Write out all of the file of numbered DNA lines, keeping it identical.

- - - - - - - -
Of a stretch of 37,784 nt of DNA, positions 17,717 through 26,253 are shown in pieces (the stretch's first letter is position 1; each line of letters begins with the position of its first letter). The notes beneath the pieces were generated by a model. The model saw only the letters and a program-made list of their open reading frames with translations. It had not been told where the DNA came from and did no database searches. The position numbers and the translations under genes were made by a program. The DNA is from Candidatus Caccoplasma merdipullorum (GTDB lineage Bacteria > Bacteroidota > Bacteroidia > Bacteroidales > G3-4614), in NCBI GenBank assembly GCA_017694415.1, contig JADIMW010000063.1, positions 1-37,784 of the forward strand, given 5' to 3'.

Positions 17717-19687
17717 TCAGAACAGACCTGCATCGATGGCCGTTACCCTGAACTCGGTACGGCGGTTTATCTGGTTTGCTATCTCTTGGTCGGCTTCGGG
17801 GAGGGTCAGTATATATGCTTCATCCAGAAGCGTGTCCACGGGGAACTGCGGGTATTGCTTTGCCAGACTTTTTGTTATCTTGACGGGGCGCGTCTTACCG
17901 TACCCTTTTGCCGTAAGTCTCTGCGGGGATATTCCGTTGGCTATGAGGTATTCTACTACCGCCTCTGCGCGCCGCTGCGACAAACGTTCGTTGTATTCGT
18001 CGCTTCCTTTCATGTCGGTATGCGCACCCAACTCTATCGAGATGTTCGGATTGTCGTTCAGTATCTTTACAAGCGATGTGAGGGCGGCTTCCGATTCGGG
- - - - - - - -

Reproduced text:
Of a stretch of 37,784 nt of DNA, positions 17,717 through 26,253 are shown in pieces (the stretch's first letter is position 1; each line of letters begins with the position of its first letter). The notes beneath the pieces were generated by a model. The model saw only the letters and a program-made list of their open reading frames with translations. It had not been told where the DNA came from and did no database searches. The position numbers and the translations under genes were made by a program. The DNA is from Candidatus Caccoplasma merdipullorum (GTDB lineage Bacteria > Bacteroidota > Bacteroidia > Bacteroidales > G3-4614), in NCBI GenBank assembly GCA_017694415.1, contig JADIMW010000063.1, positions 1-37,784 of the forward strand, given 5' to 3'.

Positions 17717-19687
17717 TCAGAACAGACCTGCATCGATGGCCGTTACCCTGAACTCGGTACGGCGGTTTATCTGGTTTGCTATCTCTTGGTCGGCTTCGGG
17801 GAGGGTCAGTATATATGCTTCATCCAGAAGCGTGTCCACGGGGAACTGCGGGTATTGCTTTGCCAGACTTTTTGTTATCTTGACGGGGCGCGTCTTACCG
17901 TACCCTTTTGCCGTAAGTCTCTGCGGGGATATTCCGTTGGCTATGAGGTATTCTACTACCGCCTCTGCGCGCCGCTGCGACAAACGTTCGTTGTATTCGT
18001 CGCTTCCTTTCATGTCGGTATGCGCACCCAACTCTATCGAGATGTTCGGATTGTCGTTCAGTATCTTTACAAGCGATGTGAGGGCGGCTTCCGATTCGGG